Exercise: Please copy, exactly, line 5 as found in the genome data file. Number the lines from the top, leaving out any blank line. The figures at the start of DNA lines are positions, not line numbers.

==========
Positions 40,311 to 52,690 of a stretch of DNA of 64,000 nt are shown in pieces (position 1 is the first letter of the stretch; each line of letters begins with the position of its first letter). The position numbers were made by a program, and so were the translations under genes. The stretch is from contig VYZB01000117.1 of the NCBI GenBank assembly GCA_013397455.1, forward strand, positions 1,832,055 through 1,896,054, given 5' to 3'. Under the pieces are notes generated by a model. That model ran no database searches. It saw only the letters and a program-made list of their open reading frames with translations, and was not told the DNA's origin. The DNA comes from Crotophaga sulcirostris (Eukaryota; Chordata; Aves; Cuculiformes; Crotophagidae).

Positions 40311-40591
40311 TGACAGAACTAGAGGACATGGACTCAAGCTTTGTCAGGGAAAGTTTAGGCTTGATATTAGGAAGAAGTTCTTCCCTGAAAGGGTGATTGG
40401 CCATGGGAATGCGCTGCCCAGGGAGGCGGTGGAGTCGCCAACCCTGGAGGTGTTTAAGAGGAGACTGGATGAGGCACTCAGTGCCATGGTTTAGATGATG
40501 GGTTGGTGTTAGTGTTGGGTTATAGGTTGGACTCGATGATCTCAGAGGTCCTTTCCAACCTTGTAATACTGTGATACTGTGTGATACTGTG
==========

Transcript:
40501 GGTTGGTGTTAGTGTTGGGTTATAGGTTGGACTCGATGATCTCAGAGGTCCTTTCCAACCTTGTAATACTGTGATACTGTGTGATACTGTG